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The Macadamia Nut Tree
Did you know that the macadamia nut tree is a self-pollinating plant? This means that another tree is not needed for it’s successful growth and production. Growers however, still prefer the cross-pollination of a closely planted orchard and insects like bees can boost how well they produce. This is especially helpful, when the tree lives in a less than ideal location or temperature.
When the nut is ready, they are not shaken from the tree like some nuts. They fall to the ground all on their own. They are then swept up and taken to a processing plant where the husk is removed and finally, the in-shell nuts are dried.
The Hardest of all Commercial Nuts
In order to crack the shell, the nut requires turning steel drums that provide three hundred pounds of intense pressure. The empty shells are reused as fuel to the furnace that gives the freshly harvested nuts their first round of drying. Most macadamia nuts are shipped without their shell, due to such difficult shell removal.
Breaking Down Nut Production
Removing the husks from one hundred pounds of Hawaiian macadamia nuts will leave you with fifty pounds of shelled nuts. If you then open and discard those shells, you have between twelve and a half to fifteen pounds of nuts. In other places where macadamias are grown, the yield is sometimes as low as seven pounds of kernels from one hundred pounds.
Hawaii is an ideal location for the macadamias due to the lack of indigenous insect pests. These pests can require a lot of expensive control measures and wreak havoc on crops. In the Hawaiian orchards, no pesticide spraying is needed.
That’s not to say Hawaiian orchards don’t have any issues. In the past decade, drought conditions have hurt the harvest and challenged scientists to find new solutions. Rick Vidgen, president of MacFarms and one of Hawaii’s leading growers says such a problem “makes us better farmers.” Adding that “people set to work developing better ways to maximize the available water, and develop cultivars that can handle the drier conditions”. Just like the nut he grows, Rick Vidgen is Australian. He is also chairman to the nutrition committee of the International Tree Nut Council.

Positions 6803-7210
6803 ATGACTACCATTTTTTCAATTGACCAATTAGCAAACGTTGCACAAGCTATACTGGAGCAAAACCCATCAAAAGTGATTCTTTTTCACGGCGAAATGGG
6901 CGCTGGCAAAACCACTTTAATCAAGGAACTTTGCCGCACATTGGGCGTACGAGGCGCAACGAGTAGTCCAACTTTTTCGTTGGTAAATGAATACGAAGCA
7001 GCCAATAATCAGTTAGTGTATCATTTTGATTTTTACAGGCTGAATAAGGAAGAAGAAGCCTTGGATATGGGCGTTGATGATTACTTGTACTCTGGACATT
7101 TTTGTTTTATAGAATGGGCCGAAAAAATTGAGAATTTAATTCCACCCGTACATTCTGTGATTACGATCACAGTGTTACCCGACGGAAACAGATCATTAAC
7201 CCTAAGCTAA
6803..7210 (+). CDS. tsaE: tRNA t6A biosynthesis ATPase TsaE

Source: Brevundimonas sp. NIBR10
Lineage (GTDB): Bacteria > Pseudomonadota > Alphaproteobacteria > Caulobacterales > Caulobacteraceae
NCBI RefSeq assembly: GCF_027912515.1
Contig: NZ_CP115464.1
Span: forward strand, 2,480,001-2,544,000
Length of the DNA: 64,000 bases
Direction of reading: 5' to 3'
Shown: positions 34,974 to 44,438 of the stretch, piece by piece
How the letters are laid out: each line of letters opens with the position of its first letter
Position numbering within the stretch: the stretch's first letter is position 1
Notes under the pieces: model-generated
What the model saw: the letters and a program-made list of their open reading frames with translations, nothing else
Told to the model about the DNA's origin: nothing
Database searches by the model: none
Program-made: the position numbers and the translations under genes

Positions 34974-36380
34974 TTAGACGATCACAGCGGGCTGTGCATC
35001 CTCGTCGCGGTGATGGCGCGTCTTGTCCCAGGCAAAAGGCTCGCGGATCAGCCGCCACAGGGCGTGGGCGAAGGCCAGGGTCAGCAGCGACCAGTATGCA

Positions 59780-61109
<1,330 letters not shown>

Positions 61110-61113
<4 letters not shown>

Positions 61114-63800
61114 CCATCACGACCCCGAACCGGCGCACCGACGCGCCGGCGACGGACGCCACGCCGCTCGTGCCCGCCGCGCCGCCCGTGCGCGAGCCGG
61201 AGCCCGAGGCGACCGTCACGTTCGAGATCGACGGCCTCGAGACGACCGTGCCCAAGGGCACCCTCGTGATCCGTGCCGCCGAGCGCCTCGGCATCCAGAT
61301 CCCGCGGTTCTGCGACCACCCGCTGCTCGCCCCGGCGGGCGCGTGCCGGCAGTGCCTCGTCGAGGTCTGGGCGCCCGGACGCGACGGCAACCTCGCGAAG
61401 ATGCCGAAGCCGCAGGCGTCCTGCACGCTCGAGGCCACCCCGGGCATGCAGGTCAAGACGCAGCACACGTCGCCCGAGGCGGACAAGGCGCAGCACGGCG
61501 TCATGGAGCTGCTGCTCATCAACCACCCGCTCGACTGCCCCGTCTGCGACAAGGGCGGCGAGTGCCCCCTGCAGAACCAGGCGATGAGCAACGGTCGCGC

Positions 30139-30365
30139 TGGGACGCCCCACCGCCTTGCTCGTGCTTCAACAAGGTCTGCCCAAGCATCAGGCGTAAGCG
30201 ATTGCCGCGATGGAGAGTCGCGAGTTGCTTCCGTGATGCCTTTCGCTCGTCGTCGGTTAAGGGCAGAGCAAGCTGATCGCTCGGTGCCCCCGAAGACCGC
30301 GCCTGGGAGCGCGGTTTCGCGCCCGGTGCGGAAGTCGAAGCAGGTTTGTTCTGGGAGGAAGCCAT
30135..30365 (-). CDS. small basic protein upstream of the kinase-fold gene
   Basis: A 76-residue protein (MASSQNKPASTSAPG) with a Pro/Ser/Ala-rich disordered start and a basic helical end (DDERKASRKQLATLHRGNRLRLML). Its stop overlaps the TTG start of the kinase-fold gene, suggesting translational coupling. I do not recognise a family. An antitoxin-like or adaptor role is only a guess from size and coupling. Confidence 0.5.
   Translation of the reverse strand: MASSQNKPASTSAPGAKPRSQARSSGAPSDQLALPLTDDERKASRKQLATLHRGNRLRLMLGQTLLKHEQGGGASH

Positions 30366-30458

Where Can You Find The Most Macadamia Nut Production?
Worldwide macadamia nut production is currently between thirty-five and forty million pounds. A relatively small amount in comparison to almonds or pecans. Australia produces about 45 percent of the world’s supply and Hawaii comes in second place with 35 Percent. There are also an increasing number of macadamia orchards in California. In recent years, orchards have been established in Kenya, Costa Rica, Guatemala, and other tropical countries. Mexico is growing macadamias on a smaller scale, but increasing the amounts of farms.
Popularity of the Macadamia Nut
The Hawaiian macadamias have had some high-profile admirers. Julie Andrews and James Stewart were both early investors in the orchards there. Jim Nabors, who was TV’s Gomer Pyle, discovered early on, the beauty of Hawaii as well as its’ macadamia orchards. In the 1970s, Anita DeDomenico gave up a career as a ballerina to develop macadamia nut production farms in Hawaii. She eventually created the very first macadamia cookbook, boasting “It is the rarest and noblest of all nuts.”
The macadamia nut is not just rare compared to other nuts, it’s also uniquely sweet in taste and rich in texture. As production continues to grow worldwide, so will its’ popularity and the different ways they can be enjoyed.